Introduction: Chemotherapy Induced Cardiotoxicity (CIC) is a serious complication that results in early termination of cancer therapies, despite responsive tumours. There are no therapies that prevent CIC, as our understanding of the mechanisms in this condition is limited. Intriguingly, similar metabolic processes (increased glycolysis) has been described in heart failure and cancer, suggesting metabolic therapies may be beneficial against both diseases. One challenge in designing CIC therapies is protecting the heart against apoptosis without hindering chemotherapy-mediated tumour apoptosis. An intriguing difference between the myocardial and tumour microenvironments is the former is normoxic (oxidized) and the latter hypoxic (reduced), suggesting that targeting metabolic redox-sensitive proteins induced by chemotherapy agents in the heart may provide selectivity against CIC, without compromising tumour suppression.
Hypothesis: We hypothesized that therapeutically targeting the metabolic redox-sensitive protein pyruvate kinase-M2 (PKM2) in the heart and tumour may have significant benefit against CIC.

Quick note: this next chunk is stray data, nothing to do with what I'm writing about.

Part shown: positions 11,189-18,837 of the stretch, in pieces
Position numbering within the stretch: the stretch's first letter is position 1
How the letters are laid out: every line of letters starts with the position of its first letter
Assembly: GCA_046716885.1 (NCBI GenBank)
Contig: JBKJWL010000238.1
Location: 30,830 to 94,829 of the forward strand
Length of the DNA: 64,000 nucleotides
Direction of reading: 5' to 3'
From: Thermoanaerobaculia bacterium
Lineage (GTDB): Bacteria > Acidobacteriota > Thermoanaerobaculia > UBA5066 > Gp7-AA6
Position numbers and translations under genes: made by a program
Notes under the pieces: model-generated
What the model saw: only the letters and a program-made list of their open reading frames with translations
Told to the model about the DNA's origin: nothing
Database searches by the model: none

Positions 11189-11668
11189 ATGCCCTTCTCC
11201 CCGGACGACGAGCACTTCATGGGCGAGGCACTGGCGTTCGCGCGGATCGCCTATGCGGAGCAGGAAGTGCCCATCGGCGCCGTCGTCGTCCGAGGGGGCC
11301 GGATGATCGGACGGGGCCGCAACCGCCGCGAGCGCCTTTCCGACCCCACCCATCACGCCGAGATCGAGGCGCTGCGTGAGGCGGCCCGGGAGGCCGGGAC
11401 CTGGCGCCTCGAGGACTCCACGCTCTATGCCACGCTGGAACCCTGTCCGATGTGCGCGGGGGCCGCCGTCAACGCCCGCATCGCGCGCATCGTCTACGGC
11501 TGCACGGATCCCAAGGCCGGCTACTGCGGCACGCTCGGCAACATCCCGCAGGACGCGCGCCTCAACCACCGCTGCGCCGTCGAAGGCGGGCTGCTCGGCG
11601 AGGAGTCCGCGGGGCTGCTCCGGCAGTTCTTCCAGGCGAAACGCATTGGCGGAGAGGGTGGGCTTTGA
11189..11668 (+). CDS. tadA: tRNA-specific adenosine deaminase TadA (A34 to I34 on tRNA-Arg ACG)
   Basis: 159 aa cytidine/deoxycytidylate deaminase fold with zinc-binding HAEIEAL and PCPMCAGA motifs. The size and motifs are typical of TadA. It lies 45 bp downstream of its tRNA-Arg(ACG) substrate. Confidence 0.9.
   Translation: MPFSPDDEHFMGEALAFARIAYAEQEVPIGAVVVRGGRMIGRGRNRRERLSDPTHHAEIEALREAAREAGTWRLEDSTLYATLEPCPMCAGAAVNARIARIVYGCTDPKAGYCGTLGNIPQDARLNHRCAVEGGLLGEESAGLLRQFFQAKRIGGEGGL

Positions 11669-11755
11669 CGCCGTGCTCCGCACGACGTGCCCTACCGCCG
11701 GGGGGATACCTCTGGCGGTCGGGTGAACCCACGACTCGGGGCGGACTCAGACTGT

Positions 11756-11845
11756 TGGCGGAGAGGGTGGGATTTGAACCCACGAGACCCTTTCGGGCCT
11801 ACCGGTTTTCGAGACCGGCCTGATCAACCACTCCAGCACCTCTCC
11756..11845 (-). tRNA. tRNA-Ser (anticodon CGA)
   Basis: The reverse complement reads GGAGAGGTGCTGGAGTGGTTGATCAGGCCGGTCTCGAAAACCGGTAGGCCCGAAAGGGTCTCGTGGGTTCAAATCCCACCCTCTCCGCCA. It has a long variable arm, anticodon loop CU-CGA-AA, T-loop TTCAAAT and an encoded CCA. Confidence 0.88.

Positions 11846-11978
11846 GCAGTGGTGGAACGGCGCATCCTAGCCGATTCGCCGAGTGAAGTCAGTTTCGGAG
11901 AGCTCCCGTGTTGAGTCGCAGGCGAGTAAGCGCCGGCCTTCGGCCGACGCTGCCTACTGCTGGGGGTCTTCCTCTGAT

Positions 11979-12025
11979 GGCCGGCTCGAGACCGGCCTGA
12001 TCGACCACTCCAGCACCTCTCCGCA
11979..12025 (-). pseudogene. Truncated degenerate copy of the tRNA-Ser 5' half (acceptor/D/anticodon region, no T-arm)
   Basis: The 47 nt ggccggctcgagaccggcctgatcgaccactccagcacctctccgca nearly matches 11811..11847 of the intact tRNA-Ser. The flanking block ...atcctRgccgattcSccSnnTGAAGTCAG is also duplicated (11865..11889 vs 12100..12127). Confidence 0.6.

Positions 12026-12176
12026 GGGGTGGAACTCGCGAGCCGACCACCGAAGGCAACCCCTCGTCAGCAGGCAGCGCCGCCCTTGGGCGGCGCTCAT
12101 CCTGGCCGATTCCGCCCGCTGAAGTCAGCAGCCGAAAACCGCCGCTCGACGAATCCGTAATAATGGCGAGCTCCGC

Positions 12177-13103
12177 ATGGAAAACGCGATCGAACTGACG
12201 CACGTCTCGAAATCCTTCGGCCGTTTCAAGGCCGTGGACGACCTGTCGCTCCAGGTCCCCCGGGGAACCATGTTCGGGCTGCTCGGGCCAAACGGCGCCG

Methods:In vitro: immunoblots, qRT PCR, Immunofluoresence. in-vivo: mouse xenotransplant tumour model, echocardiography, ex-vivo working heart model.
Results:In vitro, stabilization of a tetrameric form of PKM2 (with the small molecule compound TEPP-46) inhibited chemotherapy-mediated apoptosis in an oxidized environment, but enhanced apoptosis in a reduced environment. In vivo, we show that the myocardium is significantly more oxidized than the tumour and stabilization of PKM2 prevented Adriamycin-induced cardiac dysfunction, normalized abnormal cardiac metabolism, and prevented apoptosis in the heart, but further enhanced tumour apoptosis and tumour regression in xenotransplanted mice with human lung tumours.
Conclusion: Our novel data provide the first evidence that redox-targeted metabolic therapies are beneficial against CIC, while synergistically decreasing tumour growth.